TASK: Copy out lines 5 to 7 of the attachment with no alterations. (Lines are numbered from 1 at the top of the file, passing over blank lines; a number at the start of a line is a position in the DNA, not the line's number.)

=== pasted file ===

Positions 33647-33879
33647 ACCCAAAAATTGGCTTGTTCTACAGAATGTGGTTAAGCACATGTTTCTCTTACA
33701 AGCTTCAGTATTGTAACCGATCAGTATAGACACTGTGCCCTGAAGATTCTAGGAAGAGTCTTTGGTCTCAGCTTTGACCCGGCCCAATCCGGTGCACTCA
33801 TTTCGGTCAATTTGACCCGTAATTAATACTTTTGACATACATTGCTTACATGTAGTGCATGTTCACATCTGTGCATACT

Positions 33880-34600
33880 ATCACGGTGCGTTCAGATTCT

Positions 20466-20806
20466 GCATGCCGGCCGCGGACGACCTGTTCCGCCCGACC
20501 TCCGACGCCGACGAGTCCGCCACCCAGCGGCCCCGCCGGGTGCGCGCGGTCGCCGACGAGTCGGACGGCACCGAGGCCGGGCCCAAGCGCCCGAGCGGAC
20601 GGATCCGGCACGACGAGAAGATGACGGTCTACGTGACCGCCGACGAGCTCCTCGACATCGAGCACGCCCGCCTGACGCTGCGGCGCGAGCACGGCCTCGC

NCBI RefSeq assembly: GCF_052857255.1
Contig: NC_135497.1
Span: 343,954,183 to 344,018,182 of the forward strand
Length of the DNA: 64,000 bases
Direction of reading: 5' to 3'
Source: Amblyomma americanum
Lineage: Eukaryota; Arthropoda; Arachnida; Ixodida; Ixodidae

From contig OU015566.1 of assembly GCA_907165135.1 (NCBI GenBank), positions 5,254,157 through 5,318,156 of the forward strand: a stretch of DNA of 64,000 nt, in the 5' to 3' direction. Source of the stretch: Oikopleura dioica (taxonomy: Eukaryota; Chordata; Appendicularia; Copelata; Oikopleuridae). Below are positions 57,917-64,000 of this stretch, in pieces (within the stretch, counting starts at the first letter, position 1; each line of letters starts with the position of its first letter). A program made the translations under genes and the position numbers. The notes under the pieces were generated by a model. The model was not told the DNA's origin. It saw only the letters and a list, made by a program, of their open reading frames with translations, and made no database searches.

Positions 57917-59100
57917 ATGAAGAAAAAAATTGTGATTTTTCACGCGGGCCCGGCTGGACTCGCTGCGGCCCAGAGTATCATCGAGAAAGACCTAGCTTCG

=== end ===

Positions 33880-34600
33880 ATCACGGTGCGTTCAGATTCT

Positions 20466-20806